April and Autumn
April came to live at St. Mary’s Home in the summer of 2017. When Autumn arrived a week later and was brought in to the same room, April broke into a huge smile. She knew her sister was back by her side. The identical siblings share a genetic disorder that means they both need intensive, specialized care. They love taking part in the many activities at St. Mary’s, where they enjoy lots of opportunities for socialization while receiving diverse therapies crucial to their development.
The decision to place our daughters at St. Mary’s was extremely difficult, but we have peace of mind knowing that they are cared for so well. … We are thrilled with the great progress they’ve made. … They are doing so much better with holding their heads up and supporting themselves in a seated position with only a little help. And they both now smile regularly. I believe that’s because they’re so happy now with the constant attention they receive and the many fun activities they take part in at the home. All of the St. Mary’s staff have been wonderful. They know our family by our first names. The nurses and caregivers on the girls’ unit are amazing.
— Christina McCullough, mother of April and Autumn
Hakeim’s journey has been a rough one, from an emergency C-section birth and loss of oxygen to developmental delays and epileptic seizures. He has endured so much. His mother says St. Mary’s Home has helped give the family a fresh start and has been a major part of Hakeim’s growth and overall wellbeing. At St. Mary’s, he goes on field trips, takes swim lessons, attends Bible school and has physical therapy and occupational therapy. Plus, the Home sponsors many family get-together events and handles the many details involved in Hakeim’s care.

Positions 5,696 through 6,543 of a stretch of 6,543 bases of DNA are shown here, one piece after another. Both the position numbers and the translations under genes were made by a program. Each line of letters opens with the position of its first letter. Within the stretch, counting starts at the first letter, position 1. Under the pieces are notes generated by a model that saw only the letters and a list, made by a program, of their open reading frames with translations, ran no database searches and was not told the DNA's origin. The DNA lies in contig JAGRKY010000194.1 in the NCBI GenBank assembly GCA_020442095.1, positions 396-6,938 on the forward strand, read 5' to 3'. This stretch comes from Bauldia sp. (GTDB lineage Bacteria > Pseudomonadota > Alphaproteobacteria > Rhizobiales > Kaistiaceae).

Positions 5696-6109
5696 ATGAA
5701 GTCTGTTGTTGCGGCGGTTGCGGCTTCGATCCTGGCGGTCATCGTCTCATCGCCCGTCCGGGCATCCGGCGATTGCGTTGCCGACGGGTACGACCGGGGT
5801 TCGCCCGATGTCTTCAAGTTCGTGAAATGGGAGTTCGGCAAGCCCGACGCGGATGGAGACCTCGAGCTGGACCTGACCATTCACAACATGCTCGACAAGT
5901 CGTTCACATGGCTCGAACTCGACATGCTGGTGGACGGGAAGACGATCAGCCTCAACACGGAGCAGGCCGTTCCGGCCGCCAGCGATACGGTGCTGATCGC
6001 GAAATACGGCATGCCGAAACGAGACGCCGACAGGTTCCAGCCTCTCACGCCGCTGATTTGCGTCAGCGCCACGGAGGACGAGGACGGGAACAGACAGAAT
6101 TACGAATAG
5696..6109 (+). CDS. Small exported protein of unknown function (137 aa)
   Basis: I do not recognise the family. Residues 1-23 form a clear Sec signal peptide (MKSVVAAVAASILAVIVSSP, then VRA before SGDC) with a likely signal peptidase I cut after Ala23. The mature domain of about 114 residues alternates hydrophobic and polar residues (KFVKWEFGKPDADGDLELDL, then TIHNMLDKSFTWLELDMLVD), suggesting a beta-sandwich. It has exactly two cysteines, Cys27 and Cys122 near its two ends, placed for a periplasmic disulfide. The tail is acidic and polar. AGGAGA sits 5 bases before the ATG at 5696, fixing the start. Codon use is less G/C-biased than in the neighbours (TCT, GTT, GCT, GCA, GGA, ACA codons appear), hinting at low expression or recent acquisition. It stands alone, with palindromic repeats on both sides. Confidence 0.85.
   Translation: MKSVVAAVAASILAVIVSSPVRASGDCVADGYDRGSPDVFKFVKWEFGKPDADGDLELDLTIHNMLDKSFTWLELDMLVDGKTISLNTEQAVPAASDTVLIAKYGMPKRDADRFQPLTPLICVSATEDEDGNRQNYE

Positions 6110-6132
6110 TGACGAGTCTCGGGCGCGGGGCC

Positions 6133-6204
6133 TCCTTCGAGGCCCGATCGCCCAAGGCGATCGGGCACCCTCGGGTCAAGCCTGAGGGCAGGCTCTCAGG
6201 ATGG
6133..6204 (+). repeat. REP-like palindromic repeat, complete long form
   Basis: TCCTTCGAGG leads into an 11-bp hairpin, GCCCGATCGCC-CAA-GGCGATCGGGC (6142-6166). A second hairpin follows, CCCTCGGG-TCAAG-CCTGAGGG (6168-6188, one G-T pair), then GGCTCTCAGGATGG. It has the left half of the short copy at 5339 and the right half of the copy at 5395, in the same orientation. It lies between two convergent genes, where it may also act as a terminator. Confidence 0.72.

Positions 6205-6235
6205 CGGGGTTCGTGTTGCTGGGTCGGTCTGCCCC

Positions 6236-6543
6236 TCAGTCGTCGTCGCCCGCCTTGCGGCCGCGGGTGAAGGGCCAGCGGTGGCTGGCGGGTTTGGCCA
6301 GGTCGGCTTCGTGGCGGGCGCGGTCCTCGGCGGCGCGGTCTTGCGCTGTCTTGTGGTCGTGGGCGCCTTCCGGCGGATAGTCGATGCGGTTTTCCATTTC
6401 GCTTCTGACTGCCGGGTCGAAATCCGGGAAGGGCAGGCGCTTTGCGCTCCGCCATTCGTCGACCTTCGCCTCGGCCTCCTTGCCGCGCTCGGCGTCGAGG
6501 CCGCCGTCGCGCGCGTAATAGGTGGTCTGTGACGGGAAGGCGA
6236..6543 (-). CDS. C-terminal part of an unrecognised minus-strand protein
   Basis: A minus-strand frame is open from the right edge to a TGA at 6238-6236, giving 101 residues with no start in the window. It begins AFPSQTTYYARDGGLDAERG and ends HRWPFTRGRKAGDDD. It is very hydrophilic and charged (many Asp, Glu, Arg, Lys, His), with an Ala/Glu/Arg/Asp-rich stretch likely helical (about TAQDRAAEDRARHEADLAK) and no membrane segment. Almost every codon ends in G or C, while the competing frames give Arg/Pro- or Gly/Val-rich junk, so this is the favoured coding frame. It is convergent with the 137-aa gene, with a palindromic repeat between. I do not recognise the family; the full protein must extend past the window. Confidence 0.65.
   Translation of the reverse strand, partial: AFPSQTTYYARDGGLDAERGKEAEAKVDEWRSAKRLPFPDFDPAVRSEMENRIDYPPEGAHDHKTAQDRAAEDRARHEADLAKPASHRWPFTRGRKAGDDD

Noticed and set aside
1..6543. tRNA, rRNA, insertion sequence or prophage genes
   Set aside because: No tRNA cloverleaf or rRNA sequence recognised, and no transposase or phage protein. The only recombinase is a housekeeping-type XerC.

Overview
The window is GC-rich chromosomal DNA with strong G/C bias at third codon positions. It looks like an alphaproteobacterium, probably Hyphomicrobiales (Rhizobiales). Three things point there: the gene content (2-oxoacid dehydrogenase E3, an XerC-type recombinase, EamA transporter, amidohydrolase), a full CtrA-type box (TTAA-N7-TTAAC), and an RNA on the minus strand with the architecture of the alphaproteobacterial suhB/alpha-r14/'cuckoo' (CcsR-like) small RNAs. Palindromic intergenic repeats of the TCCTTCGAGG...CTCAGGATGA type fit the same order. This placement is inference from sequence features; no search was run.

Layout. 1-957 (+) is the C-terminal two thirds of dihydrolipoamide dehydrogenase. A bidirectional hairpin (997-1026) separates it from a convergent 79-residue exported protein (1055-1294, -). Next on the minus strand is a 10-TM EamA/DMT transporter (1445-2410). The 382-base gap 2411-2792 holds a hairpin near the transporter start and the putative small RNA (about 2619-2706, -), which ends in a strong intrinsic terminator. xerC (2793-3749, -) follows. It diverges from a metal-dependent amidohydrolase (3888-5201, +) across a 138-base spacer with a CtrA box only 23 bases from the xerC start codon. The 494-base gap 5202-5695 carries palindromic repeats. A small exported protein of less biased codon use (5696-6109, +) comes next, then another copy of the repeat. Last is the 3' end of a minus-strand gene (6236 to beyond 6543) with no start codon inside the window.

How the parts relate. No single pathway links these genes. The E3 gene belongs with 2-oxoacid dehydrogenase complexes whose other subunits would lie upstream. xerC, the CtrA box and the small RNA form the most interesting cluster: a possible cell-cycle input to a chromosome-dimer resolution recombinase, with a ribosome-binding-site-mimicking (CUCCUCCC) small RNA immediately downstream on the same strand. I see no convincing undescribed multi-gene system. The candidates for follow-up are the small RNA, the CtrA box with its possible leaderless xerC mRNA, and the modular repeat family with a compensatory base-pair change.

Being that I’m a single mother of two and full-time teacher, it wasn’t always easy to take time off whenever my son had multiple appointments or emergencies. That can make it extremely difficult to keep a job and maintain a household. At St. Mary’s, not only do they handle all appointments, but they have periodic meetings, send letters in the mail, help with school placement/meetings and make sure his diet plan is top of the line. Now I’m able to work and provide for my kids and I have peace of mind knowing that my son is safe, loved and experiences new things. As mothers, we are all hesitant when it comes to leaving our beloved child in any type of facility. As I tell many friends of mine, St. Mary’s isn’t a facility, it’s a true home. Full of people who love our babies and care to see them smile. I don’t know what would have happened if I hadn’t taken a leap of faith and done what was best for my child. St. Mary’s provides the best care and is my absolute only choice for my son. This by far was the best decision I could have ever made for him.
— Kerri Darden, mother of Hakeim
Colton’s doctors told his mom and dad that his severe disabilities meant Colton would never do many things that other children do, like play sports, go to prom or even just write his name. At St. Mary’s Home, Colton has played wheelchair soccer, basketball and other sports. He went to prom – and was voted prom king! He also learned to spell his name, using a specialized mobile computer, as well as do so much more. Now that he’s living at The Albero House for adults, he’s become very involved in supporting the community through volunteer efforts, such as picking up litter at First Landing State Park and collecting donated items for veterans.
When I walked into St. Mary’s, there was laughter. The kids were laughing, staff were hugging and kissing on the kids. It was all unconditional love. It’s not just any group home. It’s home. It truly is home. … I’d never been able to spend time with Colton and be mom. I’ve always been the nurse. I’ve always been the caretaker. Now, somebody else is the nurse, somebody else is the caretaker. I can spend time with him and do mom stuff.
— Roxane Ward, mother of Colton